Home Blog Page 21

The Difference Between Distilled and Purified Water

distilled water vs purified water

You have a seemingly limitless number of choices when it comes to buying water at your favorite grocery or retail store. It can be difficult to know which kind of water is best to buy for which purpose. If you want to buy drinking water, you want something that is safe and good tasting. If you’re buying water to clean, cook or run through a device such as a humidifier or vaporizer, you want something that is clean and pure. Plus, of course, cost is always a factor.

Two of the most common types of bottled water are distilled water and purified water. To decide which is better for your needs, you need to know the differences between the two. To understand the differences, we first need to define and examine what is meant by “distilled” and “purified.”

What Is Distilled Water?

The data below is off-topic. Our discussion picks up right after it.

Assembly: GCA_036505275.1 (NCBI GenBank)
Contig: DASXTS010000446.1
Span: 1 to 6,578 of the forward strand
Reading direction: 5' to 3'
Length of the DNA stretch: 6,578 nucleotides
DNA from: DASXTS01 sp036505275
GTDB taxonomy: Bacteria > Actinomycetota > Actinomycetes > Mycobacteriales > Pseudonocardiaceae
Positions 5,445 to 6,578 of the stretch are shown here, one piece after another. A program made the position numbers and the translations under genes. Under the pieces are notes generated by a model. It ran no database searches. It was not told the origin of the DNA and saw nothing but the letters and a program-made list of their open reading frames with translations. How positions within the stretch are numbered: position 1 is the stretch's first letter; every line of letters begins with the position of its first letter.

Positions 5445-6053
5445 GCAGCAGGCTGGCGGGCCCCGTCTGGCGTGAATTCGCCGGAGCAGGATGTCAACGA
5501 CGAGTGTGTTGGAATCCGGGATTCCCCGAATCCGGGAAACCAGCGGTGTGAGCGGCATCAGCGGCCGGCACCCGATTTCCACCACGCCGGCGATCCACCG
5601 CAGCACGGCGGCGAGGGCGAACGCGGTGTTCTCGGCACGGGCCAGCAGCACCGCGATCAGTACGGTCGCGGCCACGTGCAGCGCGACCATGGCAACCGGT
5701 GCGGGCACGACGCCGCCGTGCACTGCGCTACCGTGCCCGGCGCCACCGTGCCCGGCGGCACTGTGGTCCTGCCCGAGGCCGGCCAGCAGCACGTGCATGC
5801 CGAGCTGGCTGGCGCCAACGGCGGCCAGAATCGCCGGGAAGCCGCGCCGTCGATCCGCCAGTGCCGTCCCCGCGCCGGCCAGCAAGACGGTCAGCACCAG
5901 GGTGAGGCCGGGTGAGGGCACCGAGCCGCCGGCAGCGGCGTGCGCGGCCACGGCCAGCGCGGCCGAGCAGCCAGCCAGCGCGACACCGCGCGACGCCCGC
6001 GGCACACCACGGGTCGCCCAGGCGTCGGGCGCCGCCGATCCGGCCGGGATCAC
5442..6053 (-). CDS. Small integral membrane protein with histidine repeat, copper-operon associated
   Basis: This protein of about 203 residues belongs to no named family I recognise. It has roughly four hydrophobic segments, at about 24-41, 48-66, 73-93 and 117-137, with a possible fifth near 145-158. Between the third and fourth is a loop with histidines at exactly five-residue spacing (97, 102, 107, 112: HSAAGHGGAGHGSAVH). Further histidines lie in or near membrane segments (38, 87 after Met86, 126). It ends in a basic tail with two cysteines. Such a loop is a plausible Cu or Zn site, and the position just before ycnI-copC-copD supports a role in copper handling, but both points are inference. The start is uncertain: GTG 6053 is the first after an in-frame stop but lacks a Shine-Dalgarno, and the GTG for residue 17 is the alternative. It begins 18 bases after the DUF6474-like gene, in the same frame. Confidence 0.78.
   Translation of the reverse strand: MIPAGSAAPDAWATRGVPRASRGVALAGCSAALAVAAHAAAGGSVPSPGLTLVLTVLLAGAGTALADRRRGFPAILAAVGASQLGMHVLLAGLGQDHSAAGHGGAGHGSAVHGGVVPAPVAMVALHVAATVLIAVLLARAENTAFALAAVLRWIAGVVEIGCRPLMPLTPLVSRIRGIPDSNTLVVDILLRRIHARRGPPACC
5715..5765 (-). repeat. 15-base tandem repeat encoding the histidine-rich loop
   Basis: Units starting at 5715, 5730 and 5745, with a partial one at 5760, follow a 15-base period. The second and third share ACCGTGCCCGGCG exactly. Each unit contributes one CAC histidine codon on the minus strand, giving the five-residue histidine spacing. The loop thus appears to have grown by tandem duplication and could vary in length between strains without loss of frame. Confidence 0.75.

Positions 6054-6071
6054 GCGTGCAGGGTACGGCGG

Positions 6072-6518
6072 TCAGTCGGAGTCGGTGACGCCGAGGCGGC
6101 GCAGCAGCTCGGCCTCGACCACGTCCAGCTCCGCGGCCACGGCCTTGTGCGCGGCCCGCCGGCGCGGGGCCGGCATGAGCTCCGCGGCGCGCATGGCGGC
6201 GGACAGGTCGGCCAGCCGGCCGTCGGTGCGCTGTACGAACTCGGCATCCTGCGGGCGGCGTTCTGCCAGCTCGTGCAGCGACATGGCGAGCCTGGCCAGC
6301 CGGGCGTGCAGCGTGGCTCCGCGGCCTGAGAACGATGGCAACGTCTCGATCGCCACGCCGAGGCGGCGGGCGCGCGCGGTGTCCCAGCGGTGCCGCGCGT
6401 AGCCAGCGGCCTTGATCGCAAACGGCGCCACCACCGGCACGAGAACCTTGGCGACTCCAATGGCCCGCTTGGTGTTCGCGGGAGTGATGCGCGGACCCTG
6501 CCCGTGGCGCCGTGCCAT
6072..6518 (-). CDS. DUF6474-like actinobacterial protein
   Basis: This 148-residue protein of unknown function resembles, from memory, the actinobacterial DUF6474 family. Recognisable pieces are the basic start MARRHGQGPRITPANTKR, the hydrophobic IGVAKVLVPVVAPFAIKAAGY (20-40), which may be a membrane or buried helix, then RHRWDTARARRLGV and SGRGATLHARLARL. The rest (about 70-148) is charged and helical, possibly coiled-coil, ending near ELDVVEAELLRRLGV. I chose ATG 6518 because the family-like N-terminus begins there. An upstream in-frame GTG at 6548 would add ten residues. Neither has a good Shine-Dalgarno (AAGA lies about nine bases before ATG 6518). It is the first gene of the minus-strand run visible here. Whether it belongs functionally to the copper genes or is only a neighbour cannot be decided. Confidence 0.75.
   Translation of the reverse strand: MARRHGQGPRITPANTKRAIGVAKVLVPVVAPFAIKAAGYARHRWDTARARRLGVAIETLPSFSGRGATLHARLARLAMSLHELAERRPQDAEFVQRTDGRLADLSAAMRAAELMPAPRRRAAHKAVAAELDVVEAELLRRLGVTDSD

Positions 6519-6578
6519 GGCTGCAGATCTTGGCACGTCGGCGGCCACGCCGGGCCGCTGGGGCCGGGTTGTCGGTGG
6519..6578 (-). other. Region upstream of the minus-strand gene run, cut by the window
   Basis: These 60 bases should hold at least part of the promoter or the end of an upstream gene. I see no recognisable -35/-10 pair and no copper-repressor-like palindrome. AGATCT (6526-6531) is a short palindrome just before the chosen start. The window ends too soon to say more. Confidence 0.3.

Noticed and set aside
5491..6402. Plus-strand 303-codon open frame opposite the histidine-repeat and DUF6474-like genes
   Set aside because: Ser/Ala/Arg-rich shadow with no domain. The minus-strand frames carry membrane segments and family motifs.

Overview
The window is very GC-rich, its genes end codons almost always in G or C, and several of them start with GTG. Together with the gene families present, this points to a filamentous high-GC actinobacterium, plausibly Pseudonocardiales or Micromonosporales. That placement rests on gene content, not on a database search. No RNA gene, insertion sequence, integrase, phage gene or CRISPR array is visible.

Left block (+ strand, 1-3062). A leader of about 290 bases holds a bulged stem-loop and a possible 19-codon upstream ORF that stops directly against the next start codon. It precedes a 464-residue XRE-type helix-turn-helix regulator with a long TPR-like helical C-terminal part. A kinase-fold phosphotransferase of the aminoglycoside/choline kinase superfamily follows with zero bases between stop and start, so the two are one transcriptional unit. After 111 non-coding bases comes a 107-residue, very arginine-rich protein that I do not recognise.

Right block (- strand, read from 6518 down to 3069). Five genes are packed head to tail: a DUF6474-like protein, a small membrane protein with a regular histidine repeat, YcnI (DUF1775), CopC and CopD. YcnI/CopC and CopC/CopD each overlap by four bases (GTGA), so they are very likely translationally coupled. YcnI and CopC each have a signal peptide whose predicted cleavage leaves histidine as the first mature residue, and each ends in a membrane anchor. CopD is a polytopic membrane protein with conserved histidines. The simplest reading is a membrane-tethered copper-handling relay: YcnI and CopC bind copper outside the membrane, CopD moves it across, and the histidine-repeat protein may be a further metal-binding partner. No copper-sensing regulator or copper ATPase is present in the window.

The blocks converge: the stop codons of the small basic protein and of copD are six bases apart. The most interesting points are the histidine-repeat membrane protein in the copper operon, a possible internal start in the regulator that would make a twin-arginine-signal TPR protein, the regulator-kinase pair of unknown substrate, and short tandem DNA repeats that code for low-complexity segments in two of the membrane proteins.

Distilled water is water that is forced to change states of matter to remove impurities (minerals and chemicals found in tap water, ground water or rain water). It is changed from water to gas, and then back to water. Scientifically speaking, this is accomplished by the processes of evaporation and condensation. Water is generally evaporated into a gas by applying heat to boil it. The gas is captured and then exposed to cool temperatures to trigger condensation. Once the water condenses, it is collected, and is now distilled water.

The Distillation Process

To get a better picture of how the distillation process is achieved, let’s look at how it could be accomplished in your kitchen:

  • You can start by pouring tap water into a pot. Place a glass bowl on top of the water, making sure it floats.
  • Turn on the stove burner and place the pot on top of it, bringing it to a boil.
  • Continually make sure the glass bowl is floating. If it starts to sink, turn down the heat.
  • As the water begins to boil, turn the cover of the pot upside down and place it on top of the pot.
  • Place some ice cubes or an ice pack on top of the inverted cover. Introducing the cold temperature will force another state-of-matter change, turning the evaporated gas into liquid condensation. That condensation is distilled water.